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When Ryan and other LSU system administrators initially pushed for UNO to drop all the way from Division I to Division III where athletic scholarships aren't even offered, it was Champion who advocated for a compromise of Division II. She has endured criticism from former UNO athletes and coaches for not fighting hard enough to remain in the highest tier, but she notes many outsiders do not fully grasp the challenges remaining in Division I will present.

"I think people have accused me of being such a strong Division II proponent that I didn't consider Division I, and that's absolutely false," Champion says. "We wanted to remain a stable Division I program going forward, but I just knew that it was going to be a huge challenge.

"We have a lot of barriers and a lot of hurdles we have to overcome."


It's easy to understand why UNO's decision to reclassify inspired so much outrage among its supporters. Such a move would have been unfathomable a decade or so ago.

UNO men's basketball emerged as a Sun Belt Conference power from 1987-96 under coaches Benny Dees, Tim Floyd and Tic Price, making four NCAA tournament appearances and cracking the AP top 25 four times. The 1986-87 team, coached by Dees, finished 26-4 and won a game in the NCAA tourney as a No. 7 seed. Future NBA players such as Ledell Eackles, Ron Grandison and Ervin Johnson starred for the Privateers.

The Privateers' baseball program also built a national reputation, becoming the first Louisiana team to make the College World Series in 1984 and producing a handful of successful major-leaguers, including Randy Bush and Wally Whitehurst.

Duplicating those patches of success had become far more difficult for UNO as a result of the financial strain Katrina caused an already cash-strapped athletic department. UNO's enrollment dropped from 17,000 before the storm to about 11,000 afterward, a significant blow to an athletic department that received fees totaling $100 per student. The department might have been able to make up for that lost revenue with donations, season-ticket sales and corporate sponsorships, but numerous alumni whose homes had been damaged didn't have surplus cash and UNO lacked the money or manpower to devote to marketing.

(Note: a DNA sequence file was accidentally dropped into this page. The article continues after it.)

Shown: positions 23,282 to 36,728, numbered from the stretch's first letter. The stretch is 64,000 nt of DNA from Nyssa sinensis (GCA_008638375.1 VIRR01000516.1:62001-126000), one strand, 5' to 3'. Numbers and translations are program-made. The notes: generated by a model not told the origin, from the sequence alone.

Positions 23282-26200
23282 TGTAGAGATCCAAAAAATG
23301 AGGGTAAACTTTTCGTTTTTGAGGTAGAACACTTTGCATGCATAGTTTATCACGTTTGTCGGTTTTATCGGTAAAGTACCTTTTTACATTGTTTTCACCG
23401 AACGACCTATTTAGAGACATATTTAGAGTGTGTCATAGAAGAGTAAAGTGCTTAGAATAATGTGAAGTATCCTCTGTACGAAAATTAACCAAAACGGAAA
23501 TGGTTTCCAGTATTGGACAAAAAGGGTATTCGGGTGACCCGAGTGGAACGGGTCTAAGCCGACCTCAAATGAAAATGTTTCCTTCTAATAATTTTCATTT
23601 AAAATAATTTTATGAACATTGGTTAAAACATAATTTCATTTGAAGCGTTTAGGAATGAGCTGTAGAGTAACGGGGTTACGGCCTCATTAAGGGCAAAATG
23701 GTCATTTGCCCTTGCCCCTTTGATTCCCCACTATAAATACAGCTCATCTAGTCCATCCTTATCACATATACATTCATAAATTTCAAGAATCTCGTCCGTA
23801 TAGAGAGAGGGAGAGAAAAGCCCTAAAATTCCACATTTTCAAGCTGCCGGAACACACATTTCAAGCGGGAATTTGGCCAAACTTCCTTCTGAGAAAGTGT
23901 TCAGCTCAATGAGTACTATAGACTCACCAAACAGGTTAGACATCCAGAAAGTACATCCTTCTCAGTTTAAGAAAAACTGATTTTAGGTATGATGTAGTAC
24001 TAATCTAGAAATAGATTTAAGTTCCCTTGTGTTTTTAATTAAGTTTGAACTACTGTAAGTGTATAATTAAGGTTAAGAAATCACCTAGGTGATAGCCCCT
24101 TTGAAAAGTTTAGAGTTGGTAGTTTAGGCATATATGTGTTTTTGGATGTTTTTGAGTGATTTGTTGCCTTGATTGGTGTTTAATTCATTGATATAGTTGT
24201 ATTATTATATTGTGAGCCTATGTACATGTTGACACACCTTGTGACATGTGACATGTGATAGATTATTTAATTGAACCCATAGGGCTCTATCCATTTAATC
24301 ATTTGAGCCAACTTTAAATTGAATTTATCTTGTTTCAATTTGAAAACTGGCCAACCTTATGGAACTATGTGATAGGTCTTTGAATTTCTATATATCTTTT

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The resulting dearth of funds has forced UNO to cut the size of its athletic staff in half during the past five years, leaving rows of offices empty in the brick building near campus the department made its permanent home in 2009. UNO doesn't have an academic coordinator, a strength and conditioning coach or a marketing director, and its coaches and administrators often do the equivalent of two and three jobs.

For example, director of athletic operations Angela Marin serves as travel coordinator for the whole department and is an assistant volleyball coach even though she has limited experience in the sport. Associate athletic director Ola Adegboye lost the assistant who helped him oversee financial, administrative and payroll duties for UNO athletics, and he also assumed the role of cross country coach even though his athletic background is as a sprinter.

"Sometimes I think it can't get any worse, then something else happens," Adegboye says. "People on the outside cannot understand what we've gone through. I feel like I've been sprinting and I have not stopped sprinting since I took this job. There are a lot of issues, but you've just got to keep going."

To help ease the burden, Fos' plan is to provide more monetary support and challenge his staff to make it worthwhile. Fos has pledged to hire an academic coordinator, a strength and conditioning coach and a marketing director. He also brought on former Southern Miss athletic director Richard Giannini to lead the search for a new athletic director with fundraising expertise and to assess whether UNO would be better off joining the Southland or Sun Belt conference. It would require a bigger budget to compete in the Sun Belt than in the Southland.